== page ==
PARSONS, Nathaniel and Theophilus

From Islapedia

PARSONS, Nathaniel (1821-1889) and Theophilus 'Thof' Parsons (b. April 8, 1821), were Massachussetts-born twin brothers who were early Santa Catalina Island squatters. They arrived aboard the Ruby on her maiden voyage in 1889, with their sister, Esther Parsons Wheeler, her son [their nephew], Alonzo Wheeler, and his wife, Sophia. The Parson brothers lived in a small stone house at the westernmost beach on the west end of the island, where they raised vegetables and grazed cattle and sheep. The beach is known Parsons’ Landing. According to Judge Windle, when Nathaniel Parsons was about 80 years of age, he left the island and went to the mainland to reside with his sister near Los Angeles, first disposing of his cattle.

Nathaniel Parsons died on August 22, 1889. He had requested that he be buried at Avalon. No cemetery existed at the time of his death, so Sophia Wheeler, Ed Whitney and Harry Polley treked up Avalon Canyon and found a spot they deemed suitable. Today this is the site of the Avalon Cemetery.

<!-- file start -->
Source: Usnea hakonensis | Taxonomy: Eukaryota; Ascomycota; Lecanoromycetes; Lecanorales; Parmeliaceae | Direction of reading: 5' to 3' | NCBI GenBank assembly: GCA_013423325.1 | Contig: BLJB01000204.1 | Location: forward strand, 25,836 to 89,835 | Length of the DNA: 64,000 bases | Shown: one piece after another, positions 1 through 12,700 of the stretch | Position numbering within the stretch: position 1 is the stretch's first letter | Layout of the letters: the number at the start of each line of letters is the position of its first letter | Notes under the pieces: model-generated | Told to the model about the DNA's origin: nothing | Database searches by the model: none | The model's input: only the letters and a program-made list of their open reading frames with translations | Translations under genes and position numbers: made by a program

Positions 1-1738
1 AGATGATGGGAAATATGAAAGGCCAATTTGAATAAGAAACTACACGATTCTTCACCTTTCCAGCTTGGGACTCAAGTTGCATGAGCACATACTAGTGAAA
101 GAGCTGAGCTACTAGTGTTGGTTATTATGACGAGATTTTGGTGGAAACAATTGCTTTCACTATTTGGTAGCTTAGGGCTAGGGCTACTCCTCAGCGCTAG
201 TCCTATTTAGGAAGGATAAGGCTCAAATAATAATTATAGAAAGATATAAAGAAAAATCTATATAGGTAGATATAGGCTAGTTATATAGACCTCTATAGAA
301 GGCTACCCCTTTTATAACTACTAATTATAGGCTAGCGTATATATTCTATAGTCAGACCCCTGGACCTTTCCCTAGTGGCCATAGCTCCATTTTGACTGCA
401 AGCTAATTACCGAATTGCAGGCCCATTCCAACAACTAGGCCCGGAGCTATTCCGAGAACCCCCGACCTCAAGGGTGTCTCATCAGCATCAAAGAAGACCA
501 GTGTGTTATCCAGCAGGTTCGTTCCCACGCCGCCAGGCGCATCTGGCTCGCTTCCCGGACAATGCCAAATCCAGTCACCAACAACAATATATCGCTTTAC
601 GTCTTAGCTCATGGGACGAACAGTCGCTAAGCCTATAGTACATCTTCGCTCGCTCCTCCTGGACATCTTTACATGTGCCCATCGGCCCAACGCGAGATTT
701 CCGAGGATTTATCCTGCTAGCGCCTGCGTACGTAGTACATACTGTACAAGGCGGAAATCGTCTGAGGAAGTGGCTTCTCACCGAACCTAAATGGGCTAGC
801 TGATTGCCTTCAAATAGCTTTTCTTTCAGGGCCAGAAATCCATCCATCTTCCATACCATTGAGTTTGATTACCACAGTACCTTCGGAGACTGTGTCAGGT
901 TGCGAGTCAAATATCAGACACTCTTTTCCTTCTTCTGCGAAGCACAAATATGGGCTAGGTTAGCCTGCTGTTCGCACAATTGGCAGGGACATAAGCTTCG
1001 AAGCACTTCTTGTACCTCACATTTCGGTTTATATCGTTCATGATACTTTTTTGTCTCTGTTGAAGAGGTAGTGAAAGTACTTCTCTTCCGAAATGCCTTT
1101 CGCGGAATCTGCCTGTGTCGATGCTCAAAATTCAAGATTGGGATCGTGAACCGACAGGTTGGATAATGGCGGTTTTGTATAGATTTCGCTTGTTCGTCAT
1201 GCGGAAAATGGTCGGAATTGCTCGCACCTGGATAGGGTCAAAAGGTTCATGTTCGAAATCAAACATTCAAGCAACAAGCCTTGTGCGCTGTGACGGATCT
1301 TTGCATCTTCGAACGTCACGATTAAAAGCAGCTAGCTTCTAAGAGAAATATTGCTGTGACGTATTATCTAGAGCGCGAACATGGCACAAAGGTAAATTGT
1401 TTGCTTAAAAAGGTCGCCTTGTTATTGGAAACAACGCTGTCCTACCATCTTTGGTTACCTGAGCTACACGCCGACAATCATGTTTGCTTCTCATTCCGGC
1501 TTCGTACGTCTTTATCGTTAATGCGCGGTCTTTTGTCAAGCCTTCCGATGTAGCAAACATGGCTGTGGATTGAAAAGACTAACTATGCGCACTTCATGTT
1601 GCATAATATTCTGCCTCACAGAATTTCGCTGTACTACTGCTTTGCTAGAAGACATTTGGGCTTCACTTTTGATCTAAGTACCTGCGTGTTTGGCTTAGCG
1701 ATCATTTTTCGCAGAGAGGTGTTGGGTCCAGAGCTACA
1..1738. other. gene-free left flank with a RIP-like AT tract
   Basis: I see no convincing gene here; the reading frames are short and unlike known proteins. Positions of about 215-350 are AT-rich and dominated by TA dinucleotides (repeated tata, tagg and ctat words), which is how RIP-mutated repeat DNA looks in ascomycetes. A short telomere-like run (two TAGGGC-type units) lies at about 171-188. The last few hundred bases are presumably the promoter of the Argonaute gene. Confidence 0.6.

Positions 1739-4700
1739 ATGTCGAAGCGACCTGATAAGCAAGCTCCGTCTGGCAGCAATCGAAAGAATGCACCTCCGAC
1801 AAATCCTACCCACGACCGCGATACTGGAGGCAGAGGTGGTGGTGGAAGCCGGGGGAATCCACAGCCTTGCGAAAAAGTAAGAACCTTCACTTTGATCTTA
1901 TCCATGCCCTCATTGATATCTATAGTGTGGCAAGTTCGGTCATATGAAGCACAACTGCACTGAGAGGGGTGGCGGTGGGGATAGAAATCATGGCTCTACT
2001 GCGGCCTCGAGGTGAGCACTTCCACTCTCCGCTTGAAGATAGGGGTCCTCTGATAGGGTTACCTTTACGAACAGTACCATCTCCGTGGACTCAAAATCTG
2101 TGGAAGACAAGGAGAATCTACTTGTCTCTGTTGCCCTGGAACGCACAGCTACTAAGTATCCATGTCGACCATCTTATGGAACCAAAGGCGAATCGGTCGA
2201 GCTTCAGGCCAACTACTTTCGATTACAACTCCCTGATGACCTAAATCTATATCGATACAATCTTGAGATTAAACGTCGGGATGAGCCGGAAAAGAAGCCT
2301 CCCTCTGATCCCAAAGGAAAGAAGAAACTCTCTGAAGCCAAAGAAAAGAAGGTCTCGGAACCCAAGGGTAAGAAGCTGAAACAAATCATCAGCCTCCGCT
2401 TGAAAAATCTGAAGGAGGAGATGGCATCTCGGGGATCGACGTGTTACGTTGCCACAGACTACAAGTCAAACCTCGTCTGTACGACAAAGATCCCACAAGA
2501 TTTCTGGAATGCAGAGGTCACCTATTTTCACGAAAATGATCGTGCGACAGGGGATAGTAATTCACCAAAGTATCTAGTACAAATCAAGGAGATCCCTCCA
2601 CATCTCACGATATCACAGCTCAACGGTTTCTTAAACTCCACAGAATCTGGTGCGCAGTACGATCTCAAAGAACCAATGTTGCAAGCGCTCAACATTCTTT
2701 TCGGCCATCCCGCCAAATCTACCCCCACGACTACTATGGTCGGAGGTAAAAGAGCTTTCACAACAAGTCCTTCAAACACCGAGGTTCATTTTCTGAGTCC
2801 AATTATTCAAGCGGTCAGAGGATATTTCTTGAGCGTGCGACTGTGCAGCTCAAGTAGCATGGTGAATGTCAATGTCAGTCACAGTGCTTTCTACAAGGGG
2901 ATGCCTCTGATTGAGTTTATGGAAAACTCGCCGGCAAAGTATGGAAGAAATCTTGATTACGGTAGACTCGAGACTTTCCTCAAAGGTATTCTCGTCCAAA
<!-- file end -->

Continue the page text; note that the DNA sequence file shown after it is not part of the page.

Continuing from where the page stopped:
• Mrs. Esther Parsons Wheeler (1808- ) = John Woodbury Wheeler
Alonzo Wheeler (1835-c. 1900) = Sophia Atwood Pool (1838-1925)
1. Geneva Russell Wheeler (1874-1963)
2. Annie Lawrence Wheeler (1875-1955)
  • Nathaniel Parsons (c. 1811- )
  • Theophilus 'Thof' Parsons (c. 1811- )

In the News~

June 13, 1863 [J. G. Cooper]: “June 12th I crossed over to Catalina Island [from Santa Barbara Island] in the same vessel [sloop Hamilton], and the next day landed near the northwest end. I there found Mr. N. Parsons with a small schooner of seven tons, which I engaged to take me around this and other islands. As he could not start with me for a week, I remained at Mr. Howland’s house, and made such collections and explorations as I could in the north end…” [Report of Explorations of the Islands off the Southern Coast of California, 1863, unpub. manuscript].

November 7, 1892 [LAH]: “Catalina Township. Catalina Election Precinct ~ At Pavillon. Inspectors William Condit, Alonzo Wheeler. Judges — William M. Hunt, E. J. Whitney. Clerks — S. Eddy, George Morris. Ballot Clerks — Harry Elms, Theophilus Parsons.”